Annie’s Mailbox: How can I rescue my elderly father?
June 4, 2010
Dear Annie: My father is 78 years old and has been a widower since Mom died four years ago. Last June, an old acquaintance resurfaced and swept Dad off his feet.
"Lisette" once served jail time on drug charges, yet Dad is acting like a teenager in love and gave her control of all his financial and medical decisions. She alienated him from his family and friends. She convinced him to sell his house, and in a year's time, $75,000 disappeared along with our parents' life savings.
To make matters worse, Dad recently had a stroke and was diagnosed with dementia and cancer. Lisette does not want to care for him, but has convinced him that his children will not care for him, either.
She refuses to allow hospice to come into the home. She is verbally abusive and won't allow him to keep any personal possessions (keys, wallet, phone, etc). When he's in the hospital, she never visits. We are afraid Dad will die alone.
We love our father dearly. Any of the four of us would willingly take him and arrange for hospice to help him be comfortable and maintain his dignity.
We don't even know if Dad is getting the proper pain medication. Lisette has taken him to different doctors to get prescriptions that we aren't sure she is giving him. We think she may be selling the pills. Please help.
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— Heartsick Daughter
Dear Daughter: Call Adult Protective Services in your area, or the Eldercare Locator at 1-800-677-1116, to report that you believe your father is being neglected and/or abused. You also can contact the National Center on Elder Abuse (ncea.aoa.gov) to find out whether your state has a hotline and other resources.
If Lisette is not taking proper care of your father, you need to wrest control away from her.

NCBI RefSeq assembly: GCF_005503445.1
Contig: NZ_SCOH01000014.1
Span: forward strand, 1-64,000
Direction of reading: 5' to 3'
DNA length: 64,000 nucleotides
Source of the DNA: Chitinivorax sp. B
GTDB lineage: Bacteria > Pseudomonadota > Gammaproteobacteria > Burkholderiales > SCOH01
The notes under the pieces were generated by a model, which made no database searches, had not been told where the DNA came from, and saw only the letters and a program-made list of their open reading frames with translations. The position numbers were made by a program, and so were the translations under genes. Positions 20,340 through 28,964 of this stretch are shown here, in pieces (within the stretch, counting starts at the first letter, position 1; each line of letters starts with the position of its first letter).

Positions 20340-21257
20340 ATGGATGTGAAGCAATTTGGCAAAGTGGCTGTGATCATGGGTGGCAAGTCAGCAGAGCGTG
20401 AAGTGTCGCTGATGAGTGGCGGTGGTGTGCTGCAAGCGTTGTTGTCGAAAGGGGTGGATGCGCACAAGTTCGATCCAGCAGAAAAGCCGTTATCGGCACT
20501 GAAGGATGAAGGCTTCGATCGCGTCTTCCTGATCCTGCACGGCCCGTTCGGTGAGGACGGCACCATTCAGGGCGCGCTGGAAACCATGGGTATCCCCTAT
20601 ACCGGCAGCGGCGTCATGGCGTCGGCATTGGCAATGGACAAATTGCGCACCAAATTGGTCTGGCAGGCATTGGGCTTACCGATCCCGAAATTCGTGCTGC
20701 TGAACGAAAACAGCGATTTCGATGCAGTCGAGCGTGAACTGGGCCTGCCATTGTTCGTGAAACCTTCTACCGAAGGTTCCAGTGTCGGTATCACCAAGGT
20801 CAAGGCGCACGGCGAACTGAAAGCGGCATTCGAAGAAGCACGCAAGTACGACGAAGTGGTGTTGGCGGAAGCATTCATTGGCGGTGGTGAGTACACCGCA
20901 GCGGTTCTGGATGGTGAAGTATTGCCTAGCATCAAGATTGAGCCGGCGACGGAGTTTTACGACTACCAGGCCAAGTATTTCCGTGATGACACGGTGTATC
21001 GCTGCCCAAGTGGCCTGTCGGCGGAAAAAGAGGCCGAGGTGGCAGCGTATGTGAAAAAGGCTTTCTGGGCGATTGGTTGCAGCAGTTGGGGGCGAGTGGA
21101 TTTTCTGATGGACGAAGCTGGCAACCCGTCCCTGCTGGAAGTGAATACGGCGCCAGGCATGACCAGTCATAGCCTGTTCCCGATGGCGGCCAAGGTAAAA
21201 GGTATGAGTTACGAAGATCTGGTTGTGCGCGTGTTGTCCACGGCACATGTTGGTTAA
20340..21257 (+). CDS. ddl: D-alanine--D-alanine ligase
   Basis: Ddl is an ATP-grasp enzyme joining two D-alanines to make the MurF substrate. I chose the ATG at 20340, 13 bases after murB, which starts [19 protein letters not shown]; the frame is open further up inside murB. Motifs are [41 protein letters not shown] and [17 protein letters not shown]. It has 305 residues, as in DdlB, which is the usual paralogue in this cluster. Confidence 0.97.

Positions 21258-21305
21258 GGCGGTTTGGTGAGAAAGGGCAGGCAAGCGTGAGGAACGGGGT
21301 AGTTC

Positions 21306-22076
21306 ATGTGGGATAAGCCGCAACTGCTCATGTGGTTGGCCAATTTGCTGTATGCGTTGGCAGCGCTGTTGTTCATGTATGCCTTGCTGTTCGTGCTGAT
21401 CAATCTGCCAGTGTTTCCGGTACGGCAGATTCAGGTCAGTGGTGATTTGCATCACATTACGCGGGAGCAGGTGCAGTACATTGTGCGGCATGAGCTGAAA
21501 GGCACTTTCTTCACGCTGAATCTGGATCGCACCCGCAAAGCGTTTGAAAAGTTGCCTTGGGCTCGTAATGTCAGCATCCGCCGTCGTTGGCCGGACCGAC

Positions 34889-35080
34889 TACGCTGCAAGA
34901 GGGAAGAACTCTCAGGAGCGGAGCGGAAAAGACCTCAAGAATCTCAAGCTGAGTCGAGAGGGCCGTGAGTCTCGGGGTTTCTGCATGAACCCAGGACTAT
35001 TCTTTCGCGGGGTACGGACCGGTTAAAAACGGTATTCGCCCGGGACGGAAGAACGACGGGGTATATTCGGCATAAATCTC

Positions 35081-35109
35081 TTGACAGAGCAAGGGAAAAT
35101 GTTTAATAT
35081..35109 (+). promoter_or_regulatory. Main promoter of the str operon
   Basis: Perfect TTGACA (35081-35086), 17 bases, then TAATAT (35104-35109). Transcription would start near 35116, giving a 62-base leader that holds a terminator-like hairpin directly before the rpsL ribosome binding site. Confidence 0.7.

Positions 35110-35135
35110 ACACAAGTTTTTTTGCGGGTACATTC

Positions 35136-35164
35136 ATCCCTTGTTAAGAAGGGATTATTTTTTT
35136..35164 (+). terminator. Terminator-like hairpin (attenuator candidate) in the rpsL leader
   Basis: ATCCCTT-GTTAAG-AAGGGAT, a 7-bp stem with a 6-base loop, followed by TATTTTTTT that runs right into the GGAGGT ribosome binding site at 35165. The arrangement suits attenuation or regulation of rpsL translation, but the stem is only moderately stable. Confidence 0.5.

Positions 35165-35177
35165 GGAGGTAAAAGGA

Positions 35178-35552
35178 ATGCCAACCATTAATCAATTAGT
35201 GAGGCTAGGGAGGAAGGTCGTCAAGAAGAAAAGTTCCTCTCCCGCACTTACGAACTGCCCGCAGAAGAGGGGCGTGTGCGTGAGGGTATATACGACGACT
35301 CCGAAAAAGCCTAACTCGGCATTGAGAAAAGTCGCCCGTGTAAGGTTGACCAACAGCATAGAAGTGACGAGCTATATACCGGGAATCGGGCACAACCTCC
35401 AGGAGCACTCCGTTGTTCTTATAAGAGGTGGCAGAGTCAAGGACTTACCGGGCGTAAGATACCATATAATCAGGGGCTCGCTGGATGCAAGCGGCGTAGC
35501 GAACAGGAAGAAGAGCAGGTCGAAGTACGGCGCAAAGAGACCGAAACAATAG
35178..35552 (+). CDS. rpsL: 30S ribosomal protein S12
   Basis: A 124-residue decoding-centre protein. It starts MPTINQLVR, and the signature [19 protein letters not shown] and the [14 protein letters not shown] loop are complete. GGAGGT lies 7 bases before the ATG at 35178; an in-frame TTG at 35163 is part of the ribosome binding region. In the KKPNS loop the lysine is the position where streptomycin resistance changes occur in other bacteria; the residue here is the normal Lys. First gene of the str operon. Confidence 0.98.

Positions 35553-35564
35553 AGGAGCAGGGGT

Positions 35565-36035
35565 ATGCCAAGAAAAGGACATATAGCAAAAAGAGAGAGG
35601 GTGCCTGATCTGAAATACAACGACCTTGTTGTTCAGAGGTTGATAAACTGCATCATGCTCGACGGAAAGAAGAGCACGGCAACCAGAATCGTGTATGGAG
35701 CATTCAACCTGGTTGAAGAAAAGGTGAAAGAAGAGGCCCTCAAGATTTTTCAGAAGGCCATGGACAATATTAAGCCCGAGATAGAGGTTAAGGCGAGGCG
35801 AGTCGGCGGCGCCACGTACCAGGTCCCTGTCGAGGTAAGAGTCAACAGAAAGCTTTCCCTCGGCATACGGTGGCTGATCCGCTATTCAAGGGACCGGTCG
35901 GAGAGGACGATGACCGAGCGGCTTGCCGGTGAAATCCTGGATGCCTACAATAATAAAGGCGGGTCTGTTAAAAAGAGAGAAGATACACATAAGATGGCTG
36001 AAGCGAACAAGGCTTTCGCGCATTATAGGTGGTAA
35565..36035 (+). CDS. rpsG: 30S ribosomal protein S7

Dear Annie: I have a friend who is a habitual braggart. It doesn't bother me, but whenever she is with my other friends, they complain about it and tell me they don't want to be around if she is invited. Every conversation must be about her, all the great things she does and the wonderful stuff she has.
In truth, she really doesn't have much to brag about. Is there a polite way to let her know her behavior is a problem for others?
Dear California: Most bragging is the result of insecurity. Your friend feels inadequate, so she tries to build herself up, not realizing how others perceive it. You can try reassuring her of her worth, but sometimes these things require professional help.
If you think she would be receptive, have a quiet talk with her and explain that people respond better when you seem more focused on them instead of yourself.
Dear Annie: After reading the letter from "Getting Anxious," I had to write. I, too, suffered from hyperhidrosis until I was 32. I remember reading to my son's kindergarten class about a rainstorm, and one little boy thought it was really cool that the book was "raining" on my hands.
I also used different medications, prescription antiperspirants and homeopathic treatments, with no luck.
My dermatologist told me about a procedure called endoscopic thoracic sympathectomy. She referred me to a vascular surgeon, who operated the following week, and my insurance covered the cost. I was back at work the next day with minimal pain.
My skin is sometimes too dry, but it was worth the trade. No more puddles under my paperwork. No more passing my babies off to friends, saying, "Oh, his diaper leaked."
No more pretending to be rude so I won't have to shake hands.
This surgery changed my life. I'm more confident and successful. Please encourage her to do it.
— Not Sweating It in Kentucky
Dear Kentucky: Surgery is a highly personal choice, and there are always risks. But the testimonials we have received from readers indicate that they are glad they had it done. Thanks for sharing.